Alexander Surorov was a Russian general who reputedly never lost a battle. He drove the Turks from this land, claiming it from the Ottoman empire, and to commemorate this a statue was installed here in 1979. Surorov has been called the founder of Tiraspol, but this is debatable. What is clear, is that it is another nod to its former ties to Russia.
8.) War Memorial
The tomb of the unknown soldier (yes, there is one here too) is just in front of the large memorial. In its centre is an eternal flame. The inscription on it translates as: “Your name is not known, your deed is immortal. Unknown soldier.” This flame is lit for those who died when the city was lost in 1941, and reclaimed three years later.
Behind this is a large wall, which predictably, we failed to get a proper picture of. I was focused on the details of the statues on it instead, which were beautifully carved. This monument commemorates three different wars. World War II (1939-45), the Afghanistan War (1978 – present) and the Transnistrian War (1990-92). Along with the gorgeous stone figures, you will see the names of the fallen.
The last things to see are the old soviet tank and the small Orthodox chapel. The tank is a T-34 and celebrates the Soviet victory at the end of the WWII. The chapel makes an interesting backdrop to the tank, and means that you can go and pray for lost loved ones and ancestors.
Interestingly, this is a hot spot for newlyweds who come and pay their respects to their families too.
9.) Kvint Shop
There are only a few people that know just how prevalent wine production in Moldova is. The wines here are delicious and if we hadn’t been backpacking, we would have loaded up on quite a bit. In Transnistria they use their grapes to make something a bit special. Kvint is a cognac/brandy that has been made here for over 100 years. It is top quality and a complete bargain. We bought a small bottle for about £1.50, a tenth of the price it would have been in the UK.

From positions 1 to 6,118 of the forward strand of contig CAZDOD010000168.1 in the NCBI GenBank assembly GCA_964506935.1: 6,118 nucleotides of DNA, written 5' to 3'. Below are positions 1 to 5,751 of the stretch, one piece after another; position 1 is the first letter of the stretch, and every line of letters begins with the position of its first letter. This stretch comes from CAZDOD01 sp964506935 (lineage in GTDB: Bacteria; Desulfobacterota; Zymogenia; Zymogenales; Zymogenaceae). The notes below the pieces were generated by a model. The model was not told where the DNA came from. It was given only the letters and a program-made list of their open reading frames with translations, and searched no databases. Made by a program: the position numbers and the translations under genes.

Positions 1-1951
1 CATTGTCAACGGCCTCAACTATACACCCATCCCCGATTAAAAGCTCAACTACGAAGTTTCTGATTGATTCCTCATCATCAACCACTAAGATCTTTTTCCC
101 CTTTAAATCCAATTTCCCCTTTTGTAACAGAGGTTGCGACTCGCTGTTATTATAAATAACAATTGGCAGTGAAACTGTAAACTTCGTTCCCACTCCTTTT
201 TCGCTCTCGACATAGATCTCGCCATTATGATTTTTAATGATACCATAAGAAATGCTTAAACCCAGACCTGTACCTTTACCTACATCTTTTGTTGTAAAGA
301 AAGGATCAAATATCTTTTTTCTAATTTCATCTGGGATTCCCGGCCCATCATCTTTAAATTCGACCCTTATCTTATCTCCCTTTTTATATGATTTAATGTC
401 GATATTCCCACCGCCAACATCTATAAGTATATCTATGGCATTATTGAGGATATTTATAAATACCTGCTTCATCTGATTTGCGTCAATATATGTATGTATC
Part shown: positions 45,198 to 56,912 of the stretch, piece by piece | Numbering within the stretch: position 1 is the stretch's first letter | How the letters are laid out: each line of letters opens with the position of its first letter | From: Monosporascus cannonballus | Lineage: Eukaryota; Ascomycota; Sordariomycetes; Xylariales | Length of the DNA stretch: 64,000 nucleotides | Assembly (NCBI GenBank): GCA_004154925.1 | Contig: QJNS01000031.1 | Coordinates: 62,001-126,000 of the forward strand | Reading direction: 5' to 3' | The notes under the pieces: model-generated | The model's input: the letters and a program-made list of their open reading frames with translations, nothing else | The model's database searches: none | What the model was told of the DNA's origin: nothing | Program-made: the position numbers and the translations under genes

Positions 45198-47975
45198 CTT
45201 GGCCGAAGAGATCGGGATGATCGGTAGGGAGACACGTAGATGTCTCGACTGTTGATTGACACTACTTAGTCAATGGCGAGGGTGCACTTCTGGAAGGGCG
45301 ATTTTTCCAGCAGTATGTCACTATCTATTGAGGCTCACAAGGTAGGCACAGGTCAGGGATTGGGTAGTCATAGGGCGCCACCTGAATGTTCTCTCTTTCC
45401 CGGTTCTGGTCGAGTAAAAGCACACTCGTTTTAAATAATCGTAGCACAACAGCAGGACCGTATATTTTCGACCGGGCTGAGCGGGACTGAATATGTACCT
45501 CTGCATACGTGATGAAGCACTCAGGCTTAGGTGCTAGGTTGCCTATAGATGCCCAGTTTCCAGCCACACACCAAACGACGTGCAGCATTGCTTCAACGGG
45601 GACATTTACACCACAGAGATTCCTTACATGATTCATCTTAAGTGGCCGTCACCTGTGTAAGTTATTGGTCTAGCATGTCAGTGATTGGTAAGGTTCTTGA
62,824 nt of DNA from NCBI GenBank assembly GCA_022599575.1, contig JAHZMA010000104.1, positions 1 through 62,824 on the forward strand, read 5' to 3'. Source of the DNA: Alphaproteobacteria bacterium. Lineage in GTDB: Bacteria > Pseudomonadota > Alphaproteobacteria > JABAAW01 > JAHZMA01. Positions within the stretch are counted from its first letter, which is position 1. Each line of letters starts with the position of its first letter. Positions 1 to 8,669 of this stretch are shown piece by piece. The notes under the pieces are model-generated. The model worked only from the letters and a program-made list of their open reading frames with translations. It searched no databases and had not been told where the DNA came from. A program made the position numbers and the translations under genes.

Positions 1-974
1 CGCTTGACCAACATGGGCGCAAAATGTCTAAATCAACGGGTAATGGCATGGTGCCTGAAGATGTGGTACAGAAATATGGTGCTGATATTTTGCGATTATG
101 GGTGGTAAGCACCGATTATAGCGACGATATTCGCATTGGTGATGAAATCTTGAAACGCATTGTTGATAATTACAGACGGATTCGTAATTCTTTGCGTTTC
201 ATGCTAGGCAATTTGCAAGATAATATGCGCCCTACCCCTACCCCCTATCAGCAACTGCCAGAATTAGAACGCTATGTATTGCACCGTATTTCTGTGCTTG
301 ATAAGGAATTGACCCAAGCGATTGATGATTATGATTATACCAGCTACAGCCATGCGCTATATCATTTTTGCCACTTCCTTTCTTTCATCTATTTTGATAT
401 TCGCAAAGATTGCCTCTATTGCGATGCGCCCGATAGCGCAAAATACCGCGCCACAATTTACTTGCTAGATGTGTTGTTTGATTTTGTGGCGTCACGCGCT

There is a distillery around the corner from the shop. Why not pop round and see if you can arrange a tour? You will get a tour and tasting with food.
10.) The Backstreets
This may not entirely count as one of the best tourist sights in Tiraspol, but if you have time, we encourage you to explore off the main road. This way you will get to see the real life of Transnistria. You will be left with more of a genuine impression than the public face of Tiraspol with it’s grand boulevard and imposing monuments.
Final Thoughts on What to See and Do in Tiraspol
Tiraspol, Transnistria is definitely a strange place. It stands apart with an acute sense of its own history and personality. We really enjoyed visiting and hope you do too!
If you are thinking of visiting, here are a few top tips:
- However you enter the country, whether by road or rail, make sure you get your immigration card and have it stamped twice.
- If you want to make small talk with the locals, brush up on your Russian
- Take clean, unripped dollar or euro bills to exchange for Transnistrian Rubles when you get there.
- Be subtle about taking photos in front of the government buildings as they don’t really like it.
We would have loved to write a “best tourist sights in Transnistria” post, but we only had 24 hours in the country and so we only had the chance to explore Tiraspol. To read all about our 24 hour stop in Transnistria, head over to read “One Night in Transnistria“.